by Christine Shan Shan Hou
Four women rise from the front row of the theater, shrouded in long, dark hair. They make high-pitched ghostlike moans and wails while slithering onto the stage. It’s a chilling beginning, and one that will stay with me for some time. (This is largely because the image reminded me of Samara Morgan, aka “the girl” in Gore Verbinski’s The Ring, a film that led to one of my longest bouts of insomnia.) In luciana achugar’s latest work, FEELingpleasuresatisfactioncelebrationholyFORM, now running at the Abrons Arts Center, achugar, along with Rebecca Brooks, Jennifer Kjos, and Melinda Lee, examines ritual and its relationship to the primal self.
Achugar’s decision to use hair as both costume and prop is an intriguing one. After all, there’s wanted and unwanted hair. There’s good hair and bad hair. For women, it’s a troubling double standard, with pressure to get rid of excessive hair on faces, arms, legs, and pubic areas—hair is undesirable, especially when noticeable, or dark-colored. Whereas women’s body hair is viewed as uncanny or repulsive—think of the “bearded lady” phenomena at circus sideshows—men’s body hair is often regarded as natural, and their personalities, amiable. There’s a pop culture history to this: Cousin Itt from The Addams Family, Star Wars’ Chewbacca, Teen Wolf, and Harry and the Hendersons, to name a few.
I have had a complicated relationship to my body hair: I have felt pressure from my peers to shave my legs before they even had any hair on them. I watched my older sister tweeze her eyebrows in awe and then copied her until mine were stubby lines. When I started growing pubic hair, I remember feeling a tinge of excitement, only to find out, after coming across porn, that it is considered “sexier” to be hairless. I remember throwing away my razor blades and declaring that I would never shave my armpits again, only to be confronted by stares from co-workers at my summer job.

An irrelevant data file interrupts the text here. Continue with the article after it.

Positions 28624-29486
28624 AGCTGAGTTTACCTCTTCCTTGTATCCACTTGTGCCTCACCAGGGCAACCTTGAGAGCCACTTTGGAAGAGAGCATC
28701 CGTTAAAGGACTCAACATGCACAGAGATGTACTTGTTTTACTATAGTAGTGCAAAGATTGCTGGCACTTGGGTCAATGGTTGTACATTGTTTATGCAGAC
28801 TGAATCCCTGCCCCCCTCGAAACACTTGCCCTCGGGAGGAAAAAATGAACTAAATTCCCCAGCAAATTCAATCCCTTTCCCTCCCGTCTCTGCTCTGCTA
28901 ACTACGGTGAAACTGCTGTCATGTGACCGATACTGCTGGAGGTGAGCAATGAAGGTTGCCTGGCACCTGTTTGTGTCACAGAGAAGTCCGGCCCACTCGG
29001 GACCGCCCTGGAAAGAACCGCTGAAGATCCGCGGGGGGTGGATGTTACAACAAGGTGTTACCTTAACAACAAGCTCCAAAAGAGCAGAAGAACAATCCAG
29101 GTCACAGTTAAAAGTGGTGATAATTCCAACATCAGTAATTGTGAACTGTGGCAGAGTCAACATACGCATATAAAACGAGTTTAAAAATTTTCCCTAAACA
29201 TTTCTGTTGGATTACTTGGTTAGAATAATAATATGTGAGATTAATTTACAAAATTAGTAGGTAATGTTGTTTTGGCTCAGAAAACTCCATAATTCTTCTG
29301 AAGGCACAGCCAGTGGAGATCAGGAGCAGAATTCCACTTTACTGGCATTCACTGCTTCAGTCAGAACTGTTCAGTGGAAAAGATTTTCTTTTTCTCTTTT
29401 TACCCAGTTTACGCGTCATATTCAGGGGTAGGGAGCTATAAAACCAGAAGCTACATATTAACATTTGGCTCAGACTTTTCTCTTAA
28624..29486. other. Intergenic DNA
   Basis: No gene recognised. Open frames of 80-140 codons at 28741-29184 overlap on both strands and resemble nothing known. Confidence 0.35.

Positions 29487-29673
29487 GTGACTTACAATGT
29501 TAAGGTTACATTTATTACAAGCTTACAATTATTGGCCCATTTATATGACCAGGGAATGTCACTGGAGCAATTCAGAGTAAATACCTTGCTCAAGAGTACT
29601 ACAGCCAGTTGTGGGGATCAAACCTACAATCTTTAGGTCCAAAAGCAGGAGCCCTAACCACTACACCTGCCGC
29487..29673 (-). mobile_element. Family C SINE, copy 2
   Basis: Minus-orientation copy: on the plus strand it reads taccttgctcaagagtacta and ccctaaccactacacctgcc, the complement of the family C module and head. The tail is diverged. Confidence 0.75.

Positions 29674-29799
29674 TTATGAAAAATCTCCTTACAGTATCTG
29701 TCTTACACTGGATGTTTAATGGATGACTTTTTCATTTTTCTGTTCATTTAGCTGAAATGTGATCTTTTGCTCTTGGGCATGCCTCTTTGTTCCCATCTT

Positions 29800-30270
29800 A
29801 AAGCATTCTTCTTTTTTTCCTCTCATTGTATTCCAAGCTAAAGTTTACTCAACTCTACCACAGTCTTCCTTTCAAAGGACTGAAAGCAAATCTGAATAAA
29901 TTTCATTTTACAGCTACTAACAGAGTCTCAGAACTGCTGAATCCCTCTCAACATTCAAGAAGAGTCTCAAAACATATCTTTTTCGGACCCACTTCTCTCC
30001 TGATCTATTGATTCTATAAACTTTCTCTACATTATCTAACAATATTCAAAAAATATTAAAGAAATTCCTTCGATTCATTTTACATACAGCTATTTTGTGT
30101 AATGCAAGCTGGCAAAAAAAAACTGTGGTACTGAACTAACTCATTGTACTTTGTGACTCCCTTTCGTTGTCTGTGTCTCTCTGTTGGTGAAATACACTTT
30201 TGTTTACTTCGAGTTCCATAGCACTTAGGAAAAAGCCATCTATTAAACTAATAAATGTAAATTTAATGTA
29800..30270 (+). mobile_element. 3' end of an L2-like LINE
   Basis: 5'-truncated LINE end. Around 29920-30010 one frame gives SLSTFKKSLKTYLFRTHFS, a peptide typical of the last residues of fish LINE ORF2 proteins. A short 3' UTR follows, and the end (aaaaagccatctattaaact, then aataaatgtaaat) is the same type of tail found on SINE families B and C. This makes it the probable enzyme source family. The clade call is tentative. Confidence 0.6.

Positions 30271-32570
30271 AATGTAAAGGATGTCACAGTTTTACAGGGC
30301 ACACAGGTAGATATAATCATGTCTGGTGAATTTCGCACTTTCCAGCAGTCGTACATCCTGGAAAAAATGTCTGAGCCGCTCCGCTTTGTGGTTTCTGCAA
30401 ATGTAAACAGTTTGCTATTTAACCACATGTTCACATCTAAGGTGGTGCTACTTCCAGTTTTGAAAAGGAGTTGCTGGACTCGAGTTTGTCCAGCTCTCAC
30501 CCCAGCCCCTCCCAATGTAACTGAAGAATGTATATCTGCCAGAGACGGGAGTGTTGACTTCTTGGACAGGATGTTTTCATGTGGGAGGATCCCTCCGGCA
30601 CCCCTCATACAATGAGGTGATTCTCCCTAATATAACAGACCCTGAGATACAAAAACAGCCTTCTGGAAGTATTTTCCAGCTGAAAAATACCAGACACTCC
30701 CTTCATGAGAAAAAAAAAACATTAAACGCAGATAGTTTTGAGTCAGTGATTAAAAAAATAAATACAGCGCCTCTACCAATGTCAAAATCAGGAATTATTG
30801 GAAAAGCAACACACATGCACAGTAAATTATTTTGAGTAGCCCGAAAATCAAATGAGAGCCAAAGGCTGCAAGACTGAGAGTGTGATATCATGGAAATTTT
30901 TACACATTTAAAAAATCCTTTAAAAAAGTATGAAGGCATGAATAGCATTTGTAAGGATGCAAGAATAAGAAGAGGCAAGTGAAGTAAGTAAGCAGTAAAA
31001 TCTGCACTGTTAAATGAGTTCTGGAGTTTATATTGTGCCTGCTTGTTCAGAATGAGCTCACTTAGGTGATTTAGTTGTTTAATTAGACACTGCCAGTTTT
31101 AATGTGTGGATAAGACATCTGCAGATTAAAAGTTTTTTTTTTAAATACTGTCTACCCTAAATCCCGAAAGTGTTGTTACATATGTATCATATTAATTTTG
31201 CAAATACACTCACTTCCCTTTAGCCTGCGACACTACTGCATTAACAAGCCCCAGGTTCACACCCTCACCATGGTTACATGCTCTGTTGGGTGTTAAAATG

The abundance of hair transfixes me.
I watch with intrigue and a slight sense of horror as the four faceless and naked female bodies writhe like zombies in their tangled manes. The long hair does not come from a single headpiece, but includes hair sleeves that are worn on the women’s shoulders and a longhaired skirt around their chests.
Watching limbs come forth and disappear from these hairy veils is a surreal sight. The lush red stage curtain swallows an arm and then a leg.
Later, the women stand in two rows of two, mirroring each other’s movement: feet paw the floor, signaling animals on the verge of attack; an arm extends into space and then suddenly retracts. There’s something off-putting about this kaleidoscopic sequence: one of the dancers always seems to be one step ahead or behind her mirrored counterpart. The disregard to detail (their sight is perhaps obscured by their hair) is distracting. “Rigorous formalism,” as stated in the press release, must be impeccable in order to be convincing; think of Beth Gill’s stunning symmetrical feat in Electric Midwife.
Two women conjoin, forehead to forehead, in green and magenta spotlights designed by Carrie Wood, enhancing the sickly psychedelic atmosphere.
In one strangely comical scene, a partially raised stage curtain frames the dancers’ legs as they ring a pile of blue jeans. For the next few minutes, the women struggle their way into them—without the assistance of their hands. They fiercely jump up and down with frustration while kicking their legs into the air, looking almost like a commercial for a women’s weight loss product.
Live music by James Galbraith, Marisol Limon Martinez, and Michael Mahalchick (a visual artist who has been collaborating with achugar for eight years and is responsible for the musical direction) complements and intensifies the dancers’ presence. Bodies, laid out in a row, roll back and forth on the floor in front of the musicians. Order disintegrates as the progressive rock music intensifies in both volume and tempo and the bodies continue to move faster and in different directions. Noses, cheekbones, and foreheads occasionally peek between wisps of hair.
In the end, the curtain is fully raised and the wigs are gone. The women’s natural hair is pinned up revealing red lips and various shades of eye shadow. They raise their arms and sensually draw shapes in the air, dazed hippies. Their bodies spin and thrash around in wild disarray before the music stops and the curtain abruptly drops.
Achugar’s work has been informed by a dark and, gothic sensibility. It taps into something both personal and urgent about the female experience. FEEL…FORM is a disquieting reality, a dream on the verge of collapse.
Christine Shan Shan Hou is a poet and arts writer living in Brooklyn, New York.